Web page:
Tomorrow is World AIDS Day, a time to show support for those living with, or those whose lives have been affected by, HIV or AIDS. But World AIDS Day is about more than just showing support. It’s also a time to increase awareness and inform people about HIV and AIDS. The hope is that by educating people about the virus and the syndrome that it causes, HIV can be eliminated in future generations.
This year’s theme for World AIDS Day is “The Time to Act is Now”. The Director of the Office of the Office of National AIDS Policy wrote, “The Time to Act Is Now looks to the future and demonstrates the urgent need for action today.” This theme underlines the immediate need for action in HIV prevention, treatment, and control.
Some people mistakenly think that HIV and AIDS are synonymous. While very closely related, HIV and AIDS are two distinct things.
HIV stands for human immunodeficiency virus, and while there are many different strains of HIV, the most common type is HIV-1. HIV attacks the body’s immune system, making it difficult for a person who is infected with the virus to fight off other diseases and infections. HIV also attacks CD4 cells. These are a type of white blood cell made in the spleen, lymph nodes, and thymus gland that are responsible for fighting infections.
HIV is transmitted when certain bodily fluids of an HIV infected person come into contact with mucous membranes of a person who is not infected with the virus. These fluids include: blood, breast milk, pre-seminal fluid, rectal fluids, semen, and vaginal fluids. The virus is not transmitted through saliva, sweat, or urine.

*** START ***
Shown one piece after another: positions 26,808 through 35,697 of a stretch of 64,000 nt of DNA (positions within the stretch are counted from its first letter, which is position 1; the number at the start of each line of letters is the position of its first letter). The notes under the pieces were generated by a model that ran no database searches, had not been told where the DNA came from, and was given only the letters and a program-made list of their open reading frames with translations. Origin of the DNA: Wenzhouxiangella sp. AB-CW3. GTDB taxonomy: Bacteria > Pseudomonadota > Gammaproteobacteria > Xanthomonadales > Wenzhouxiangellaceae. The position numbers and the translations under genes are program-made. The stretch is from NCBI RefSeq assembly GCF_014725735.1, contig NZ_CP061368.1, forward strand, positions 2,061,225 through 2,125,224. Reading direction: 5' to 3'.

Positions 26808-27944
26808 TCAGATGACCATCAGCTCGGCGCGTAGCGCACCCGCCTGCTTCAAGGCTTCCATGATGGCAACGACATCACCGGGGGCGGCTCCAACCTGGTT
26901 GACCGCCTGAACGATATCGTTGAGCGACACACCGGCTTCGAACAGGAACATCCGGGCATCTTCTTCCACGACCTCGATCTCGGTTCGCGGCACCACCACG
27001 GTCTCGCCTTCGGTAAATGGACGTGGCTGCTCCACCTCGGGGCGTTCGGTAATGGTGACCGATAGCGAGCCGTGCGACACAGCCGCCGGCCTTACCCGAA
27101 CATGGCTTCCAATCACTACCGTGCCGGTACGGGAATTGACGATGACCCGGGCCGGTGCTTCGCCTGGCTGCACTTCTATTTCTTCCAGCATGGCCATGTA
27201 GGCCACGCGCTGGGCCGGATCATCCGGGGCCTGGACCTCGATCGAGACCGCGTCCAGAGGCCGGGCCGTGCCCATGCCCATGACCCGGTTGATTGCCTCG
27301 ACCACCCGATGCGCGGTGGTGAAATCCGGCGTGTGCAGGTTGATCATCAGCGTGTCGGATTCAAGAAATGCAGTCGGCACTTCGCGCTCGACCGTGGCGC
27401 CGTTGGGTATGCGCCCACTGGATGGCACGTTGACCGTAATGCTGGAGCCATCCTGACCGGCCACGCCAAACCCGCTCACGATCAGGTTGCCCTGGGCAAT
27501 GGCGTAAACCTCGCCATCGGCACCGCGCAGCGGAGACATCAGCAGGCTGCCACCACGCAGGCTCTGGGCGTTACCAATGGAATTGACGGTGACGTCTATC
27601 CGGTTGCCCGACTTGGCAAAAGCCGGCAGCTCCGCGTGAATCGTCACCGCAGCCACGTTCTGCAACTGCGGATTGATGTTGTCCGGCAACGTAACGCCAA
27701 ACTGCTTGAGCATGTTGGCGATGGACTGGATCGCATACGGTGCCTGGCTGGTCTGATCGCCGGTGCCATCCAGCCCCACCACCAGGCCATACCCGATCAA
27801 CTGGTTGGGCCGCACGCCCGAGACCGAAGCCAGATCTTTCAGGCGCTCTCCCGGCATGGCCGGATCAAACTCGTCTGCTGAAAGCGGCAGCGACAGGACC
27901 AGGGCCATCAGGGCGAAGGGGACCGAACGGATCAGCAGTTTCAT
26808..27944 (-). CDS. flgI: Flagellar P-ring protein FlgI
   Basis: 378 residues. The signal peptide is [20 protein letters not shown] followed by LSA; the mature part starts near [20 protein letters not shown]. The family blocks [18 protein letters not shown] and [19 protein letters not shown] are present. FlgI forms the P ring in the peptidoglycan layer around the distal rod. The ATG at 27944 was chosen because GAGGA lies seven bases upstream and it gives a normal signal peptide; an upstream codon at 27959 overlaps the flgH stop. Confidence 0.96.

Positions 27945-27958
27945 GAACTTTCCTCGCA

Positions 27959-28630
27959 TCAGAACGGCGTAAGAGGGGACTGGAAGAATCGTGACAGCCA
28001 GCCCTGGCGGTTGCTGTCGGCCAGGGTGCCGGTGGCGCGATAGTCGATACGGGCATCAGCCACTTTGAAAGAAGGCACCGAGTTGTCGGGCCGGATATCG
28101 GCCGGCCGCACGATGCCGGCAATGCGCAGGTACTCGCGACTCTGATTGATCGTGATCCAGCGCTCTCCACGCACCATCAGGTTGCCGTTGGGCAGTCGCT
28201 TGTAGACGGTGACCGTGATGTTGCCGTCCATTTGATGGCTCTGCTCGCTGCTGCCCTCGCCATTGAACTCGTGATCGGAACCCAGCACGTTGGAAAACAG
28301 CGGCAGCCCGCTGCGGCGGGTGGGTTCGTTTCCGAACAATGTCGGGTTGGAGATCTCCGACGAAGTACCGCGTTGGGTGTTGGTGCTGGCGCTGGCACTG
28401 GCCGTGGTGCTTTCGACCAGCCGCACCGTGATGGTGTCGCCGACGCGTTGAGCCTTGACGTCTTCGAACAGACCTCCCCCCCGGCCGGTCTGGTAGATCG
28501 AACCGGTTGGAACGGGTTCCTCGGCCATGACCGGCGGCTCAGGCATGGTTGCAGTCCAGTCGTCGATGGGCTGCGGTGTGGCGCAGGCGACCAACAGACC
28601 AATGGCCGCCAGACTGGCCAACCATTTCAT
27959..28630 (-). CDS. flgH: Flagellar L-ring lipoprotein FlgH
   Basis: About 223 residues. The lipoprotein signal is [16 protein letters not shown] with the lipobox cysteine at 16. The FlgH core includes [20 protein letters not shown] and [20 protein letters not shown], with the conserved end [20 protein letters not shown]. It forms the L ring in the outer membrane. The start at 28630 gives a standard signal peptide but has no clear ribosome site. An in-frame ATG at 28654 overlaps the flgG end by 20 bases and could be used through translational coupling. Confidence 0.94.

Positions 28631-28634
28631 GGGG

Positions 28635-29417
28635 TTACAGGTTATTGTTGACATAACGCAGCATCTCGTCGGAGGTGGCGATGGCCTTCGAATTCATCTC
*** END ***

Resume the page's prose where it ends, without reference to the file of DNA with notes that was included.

There is currently no cure for HIV, but if the virus is detected and treated early enough, a person with HIV can live a healthy life. If left untreated, however, HIV can lead AIDS.
AIDS stands for acquired immune deficiency syndrome, and is considered to be the final stage of HIV. A person with AIDS is even more susceptible to a number of health problems and life threatening conditions, because their immune system is too weak to fight off infections and diseases.
HIV is a problem on a global level. There have been 38.1 million new HIV infections since the year 2000, as well as 25.3 million deaths due to AIDS. Last year, there were almost 37 million people living with HIV.
Since there is no cure for HIV and AIDS, the focus has to be on prevention. We currently have enough information as to what causes HIV, and the measures we need to take to prevent the virus.
Join in on social media this World AIDS Day with the hashtag #WAD2015. For more information of World AIDS Day, check out the official website.